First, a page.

Automate Pull Request Labels Based on Changed Files With GitHub Actions

Lloyd Atkinson
An example of labels in action while I made a PR building this site
An example of labels in action while I made a PR building this site

Labels, labels, labels

GitHub allows you to add labels to issues and pull requests.

It’s a very simple concept and yet labels can be used as a building block for modern devops with infrastructure-as-code. Automations, build pipelines, and workflows can be setup to use GitHub labels.

For example, an issue can be labelled by a maintainer in order to:

  • Trigger a new build or a bot response to ask users for more details
  • Escalate serious bugs and communicate via internal private chat channels (Slack, Discord, Teams, etc.)
  • Mark a pull request as, for example, experimental in order to prevent it running on the full test framework/runtime/OS matrix
  • Trigger a deployment when a label is removed

That’s a lot of functionality that can be built with labels. As an example, I’ll show how to add labels automatically depending on which area of a codebase has changed. This is what I use in every project I work on as it allows maintainers oversight and awareness of the impacts of changes. It does not depend on the language or types of files - it’s based on the git diff and paths.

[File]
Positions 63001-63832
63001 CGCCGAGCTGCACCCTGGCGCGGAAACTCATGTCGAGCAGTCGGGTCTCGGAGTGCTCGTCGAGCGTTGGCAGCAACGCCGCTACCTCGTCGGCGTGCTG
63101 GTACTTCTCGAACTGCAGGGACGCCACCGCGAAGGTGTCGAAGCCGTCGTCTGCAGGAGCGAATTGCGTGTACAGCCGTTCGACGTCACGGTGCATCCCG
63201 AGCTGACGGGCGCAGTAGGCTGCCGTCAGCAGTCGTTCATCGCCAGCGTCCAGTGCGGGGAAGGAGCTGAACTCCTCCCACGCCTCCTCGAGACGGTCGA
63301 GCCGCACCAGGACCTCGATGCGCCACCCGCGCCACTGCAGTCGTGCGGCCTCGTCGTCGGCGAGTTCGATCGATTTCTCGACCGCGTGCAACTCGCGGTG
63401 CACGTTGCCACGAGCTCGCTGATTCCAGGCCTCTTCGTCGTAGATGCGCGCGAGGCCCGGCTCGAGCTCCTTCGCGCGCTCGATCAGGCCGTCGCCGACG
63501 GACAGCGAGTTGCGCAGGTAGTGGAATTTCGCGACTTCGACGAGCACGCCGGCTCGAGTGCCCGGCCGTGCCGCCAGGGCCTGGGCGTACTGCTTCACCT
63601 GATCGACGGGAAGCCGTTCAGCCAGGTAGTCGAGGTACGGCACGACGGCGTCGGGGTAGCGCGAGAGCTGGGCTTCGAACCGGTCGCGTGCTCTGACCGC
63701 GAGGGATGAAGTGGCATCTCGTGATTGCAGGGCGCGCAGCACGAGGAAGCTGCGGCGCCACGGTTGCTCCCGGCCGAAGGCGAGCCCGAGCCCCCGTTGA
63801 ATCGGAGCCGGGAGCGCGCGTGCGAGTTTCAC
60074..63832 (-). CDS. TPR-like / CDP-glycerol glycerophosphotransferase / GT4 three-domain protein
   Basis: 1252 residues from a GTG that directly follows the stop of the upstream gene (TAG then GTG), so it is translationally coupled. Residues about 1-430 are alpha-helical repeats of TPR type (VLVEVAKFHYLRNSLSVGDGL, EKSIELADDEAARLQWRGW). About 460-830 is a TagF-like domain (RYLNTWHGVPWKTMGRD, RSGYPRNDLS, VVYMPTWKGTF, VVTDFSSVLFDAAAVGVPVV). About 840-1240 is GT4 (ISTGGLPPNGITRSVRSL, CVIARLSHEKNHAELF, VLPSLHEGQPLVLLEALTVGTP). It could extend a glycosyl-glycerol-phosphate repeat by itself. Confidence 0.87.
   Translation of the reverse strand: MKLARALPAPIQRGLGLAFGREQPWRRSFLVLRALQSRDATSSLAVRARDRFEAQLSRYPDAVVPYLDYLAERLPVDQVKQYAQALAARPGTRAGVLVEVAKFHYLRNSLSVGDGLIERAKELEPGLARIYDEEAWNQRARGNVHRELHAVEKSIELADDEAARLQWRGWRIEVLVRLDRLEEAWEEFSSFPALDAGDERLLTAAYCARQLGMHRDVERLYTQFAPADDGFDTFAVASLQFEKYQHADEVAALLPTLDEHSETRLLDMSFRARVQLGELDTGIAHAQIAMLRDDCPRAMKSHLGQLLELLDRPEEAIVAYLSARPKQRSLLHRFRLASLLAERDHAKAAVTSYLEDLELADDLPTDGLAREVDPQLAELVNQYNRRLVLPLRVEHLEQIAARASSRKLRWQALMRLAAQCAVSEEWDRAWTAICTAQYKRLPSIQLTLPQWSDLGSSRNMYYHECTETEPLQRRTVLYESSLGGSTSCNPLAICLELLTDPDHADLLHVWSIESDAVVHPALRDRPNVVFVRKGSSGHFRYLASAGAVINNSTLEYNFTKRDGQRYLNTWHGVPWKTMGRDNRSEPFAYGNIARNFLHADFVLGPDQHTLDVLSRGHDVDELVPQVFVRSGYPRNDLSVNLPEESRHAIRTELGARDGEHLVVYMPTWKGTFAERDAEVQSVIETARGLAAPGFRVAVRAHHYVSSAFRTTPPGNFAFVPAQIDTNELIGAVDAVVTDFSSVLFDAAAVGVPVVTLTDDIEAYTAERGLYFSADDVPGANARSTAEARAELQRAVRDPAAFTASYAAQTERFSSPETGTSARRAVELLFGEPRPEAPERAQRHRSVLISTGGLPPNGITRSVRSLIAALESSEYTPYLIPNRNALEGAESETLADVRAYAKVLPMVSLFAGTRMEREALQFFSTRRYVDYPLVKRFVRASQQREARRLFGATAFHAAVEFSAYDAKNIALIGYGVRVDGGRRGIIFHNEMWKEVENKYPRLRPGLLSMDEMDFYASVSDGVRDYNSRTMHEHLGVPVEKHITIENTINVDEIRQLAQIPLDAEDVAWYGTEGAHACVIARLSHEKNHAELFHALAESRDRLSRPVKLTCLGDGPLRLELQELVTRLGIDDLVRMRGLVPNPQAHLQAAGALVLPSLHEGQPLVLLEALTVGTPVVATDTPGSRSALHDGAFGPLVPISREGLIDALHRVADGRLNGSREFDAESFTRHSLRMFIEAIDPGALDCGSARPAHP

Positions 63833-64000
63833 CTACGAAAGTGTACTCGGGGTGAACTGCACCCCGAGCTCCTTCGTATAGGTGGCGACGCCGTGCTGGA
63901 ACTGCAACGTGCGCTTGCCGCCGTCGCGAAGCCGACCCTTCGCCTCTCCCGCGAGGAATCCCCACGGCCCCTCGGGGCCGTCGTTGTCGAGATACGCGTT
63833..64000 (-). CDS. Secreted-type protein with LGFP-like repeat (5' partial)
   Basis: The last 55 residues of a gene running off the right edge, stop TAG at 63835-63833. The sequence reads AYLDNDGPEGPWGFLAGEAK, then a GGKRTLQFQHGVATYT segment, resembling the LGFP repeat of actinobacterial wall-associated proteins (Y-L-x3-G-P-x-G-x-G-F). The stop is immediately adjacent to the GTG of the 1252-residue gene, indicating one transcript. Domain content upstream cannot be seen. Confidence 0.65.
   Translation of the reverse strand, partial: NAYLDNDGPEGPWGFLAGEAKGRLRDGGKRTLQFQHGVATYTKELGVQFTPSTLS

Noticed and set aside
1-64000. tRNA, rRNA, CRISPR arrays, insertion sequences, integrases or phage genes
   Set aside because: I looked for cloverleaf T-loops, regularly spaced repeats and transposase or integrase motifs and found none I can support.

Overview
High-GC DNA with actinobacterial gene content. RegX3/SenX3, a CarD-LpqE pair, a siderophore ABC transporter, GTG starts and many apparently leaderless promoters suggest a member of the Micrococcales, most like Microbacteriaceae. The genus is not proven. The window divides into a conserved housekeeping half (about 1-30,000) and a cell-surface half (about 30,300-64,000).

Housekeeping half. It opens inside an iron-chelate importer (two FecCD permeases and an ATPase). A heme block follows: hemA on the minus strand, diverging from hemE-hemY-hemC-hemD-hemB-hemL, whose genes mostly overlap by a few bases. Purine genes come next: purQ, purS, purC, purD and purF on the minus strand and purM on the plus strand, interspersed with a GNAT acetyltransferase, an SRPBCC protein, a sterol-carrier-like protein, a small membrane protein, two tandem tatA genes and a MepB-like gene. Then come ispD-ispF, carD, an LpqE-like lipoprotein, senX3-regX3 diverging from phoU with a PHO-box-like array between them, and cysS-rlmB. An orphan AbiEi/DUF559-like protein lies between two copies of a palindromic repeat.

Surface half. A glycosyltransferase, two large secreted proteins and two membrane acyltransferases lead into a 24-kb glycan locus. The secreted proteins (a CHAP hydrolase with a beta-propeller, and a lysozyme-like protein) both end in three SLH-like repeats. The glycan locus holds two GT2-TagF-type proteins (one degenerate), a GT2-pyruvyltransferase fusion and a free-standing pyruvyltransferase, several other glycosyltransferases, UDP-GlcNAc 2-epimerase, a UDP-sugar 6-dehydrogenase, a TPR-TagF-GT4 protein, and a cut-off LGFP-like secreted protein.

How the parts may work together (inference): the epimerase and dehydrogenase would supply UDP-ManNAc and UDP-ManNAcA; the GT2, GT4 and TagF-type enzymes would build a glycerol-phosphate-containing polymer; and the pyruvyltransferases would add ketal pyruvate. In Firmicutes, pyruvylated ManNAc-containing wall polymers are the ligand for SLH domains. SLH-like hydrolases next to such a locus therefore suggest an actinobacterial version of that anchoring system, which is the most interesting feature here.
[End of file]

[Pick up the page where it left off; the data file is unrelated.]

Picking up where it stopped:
Adding labels to indicate which area of the code has been changed

I use the actions/labeler@v2 action in order to add labels. Two files are required to make it work. The workflow file itself and another YAML file where the mapping of area to labels is setup.

└── .github/
├── workflows/
│ ├── labels.yml
│ └── ...everything else
└── labeler.yml

Every project is different but in the case of my site there are several areas I want labels adding to. I’ve abbreviated the list here:

- .github/**/*
- src/design/**/*
- src/styles/**/*
- src/**/*.astro
- src/**/*.vue
- public/**/*.{ico,svg,jpg,jpeg,png,gif}
- src/pages/**/*
- src/**/*.ts
- src/**/*.tsx
- src/types/**/*

Adding colours

The next step is to create the matching labels in GitHub’s UI (you can also create organisation wide default labels too!). The final step (optional, but highly recommended) is to add a colour and description to each label.

Editing a GitHub label

All done!

That’s it. I find it to be an easy way to bring organisation and transparency to the development process while also being rewarding. Labels open up many possibilities for automation and I’m sure you’ll discover many too.

GitHub actions, infrastructure-as-code, and keeping the whole build configuration in source control are powerful ways to build a project. Not only that, it’s reproducible, sane, satisfying, and sometimes fun!

I definitely find the lack of these essential properties painful when I’m asked to work with a legacy build process.


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